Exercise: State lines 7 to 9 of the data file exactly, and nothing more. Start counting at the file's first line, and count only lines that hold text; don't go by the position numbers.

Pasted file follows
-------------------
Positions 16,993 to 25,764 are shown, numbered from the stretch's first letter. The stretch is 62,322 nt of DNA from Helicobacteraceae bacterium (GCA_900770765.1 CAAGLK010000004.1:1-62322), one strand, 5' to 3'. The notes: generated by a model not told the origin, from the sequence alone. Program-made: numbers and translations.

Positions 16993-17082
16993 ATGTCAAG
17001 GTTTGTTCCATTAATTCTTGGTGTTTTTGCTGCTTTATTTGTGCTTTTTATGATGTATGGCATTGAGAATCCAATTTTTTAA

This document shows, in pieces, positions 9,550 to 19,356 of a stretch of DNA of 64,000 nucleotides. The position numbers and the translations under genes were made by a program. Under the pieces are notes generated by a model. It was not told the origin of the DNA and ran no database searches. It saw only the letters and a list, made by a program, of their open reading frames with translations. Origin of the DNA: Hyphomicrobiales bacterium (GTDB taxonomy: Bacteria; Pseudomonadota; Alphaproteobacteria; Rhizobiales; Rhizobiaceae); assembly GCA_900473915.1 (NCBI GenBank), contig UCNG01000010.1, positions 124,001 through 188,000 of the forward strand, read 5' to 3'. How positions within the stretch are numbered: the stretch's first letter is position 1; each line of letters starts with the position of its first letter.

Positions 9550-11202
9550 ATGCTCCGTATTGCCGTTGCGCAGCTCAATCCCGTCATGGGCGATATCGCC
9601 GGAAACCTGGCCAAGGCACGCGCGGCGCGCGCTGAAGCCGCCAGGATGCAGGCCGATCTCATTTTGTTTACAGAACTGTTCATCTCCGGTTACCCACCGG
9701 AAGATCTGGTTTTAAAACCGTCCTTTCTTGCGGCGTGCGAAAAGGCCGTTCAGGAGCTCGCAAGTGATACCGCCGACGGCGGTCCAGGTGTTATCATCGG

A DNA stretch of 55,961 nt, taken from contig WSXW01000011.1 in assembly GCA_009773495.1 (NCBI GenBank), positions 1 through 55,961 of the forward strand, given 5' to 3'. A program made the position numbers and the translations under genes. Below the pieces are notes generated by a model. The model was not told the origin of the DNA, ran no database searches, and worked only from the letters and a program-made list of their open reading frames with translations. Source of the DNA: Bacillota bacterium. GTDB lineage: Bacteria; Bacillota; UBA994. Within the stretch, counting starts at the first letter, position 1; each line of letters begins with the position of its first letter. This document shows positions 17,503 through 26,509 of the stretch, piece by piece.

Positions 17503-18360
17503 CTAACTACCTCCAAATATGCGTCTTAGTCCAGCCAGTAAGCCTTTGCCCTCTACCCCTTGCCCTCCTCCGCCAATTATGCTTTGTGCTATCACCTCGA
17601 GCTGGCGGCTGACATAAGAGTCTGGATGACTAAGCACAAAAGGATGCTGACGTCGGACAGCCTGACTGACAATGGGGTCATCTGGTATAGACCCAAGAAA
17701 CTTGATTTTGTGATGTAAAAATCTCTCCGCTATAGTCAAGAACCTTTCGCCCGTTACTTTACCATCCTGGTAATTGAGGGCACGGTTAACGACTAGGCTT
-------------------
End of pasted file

9550 ATGCTCCGTATTGCCGTTGCGCAGCTCAATCCCGTCATGGGCGATATCGCC
9601 GGAAACCTGGCCAAGGCACGCGCGGCGCGCGCTGAAGCCGCCAGGATGCAGGCCGATCTCATTTTGTTTACAGAACTGTTCATCTCCGGTTACCCACCGG
9701 AAGATCTGGTTTTAAAACCGTCCTTTCTTGCGGCGTGCGAAAAGGCCGTTCAGGAGCTCGCAAGTGATACCGCCGACGGCGGTCCAGGTGTTATCATCGG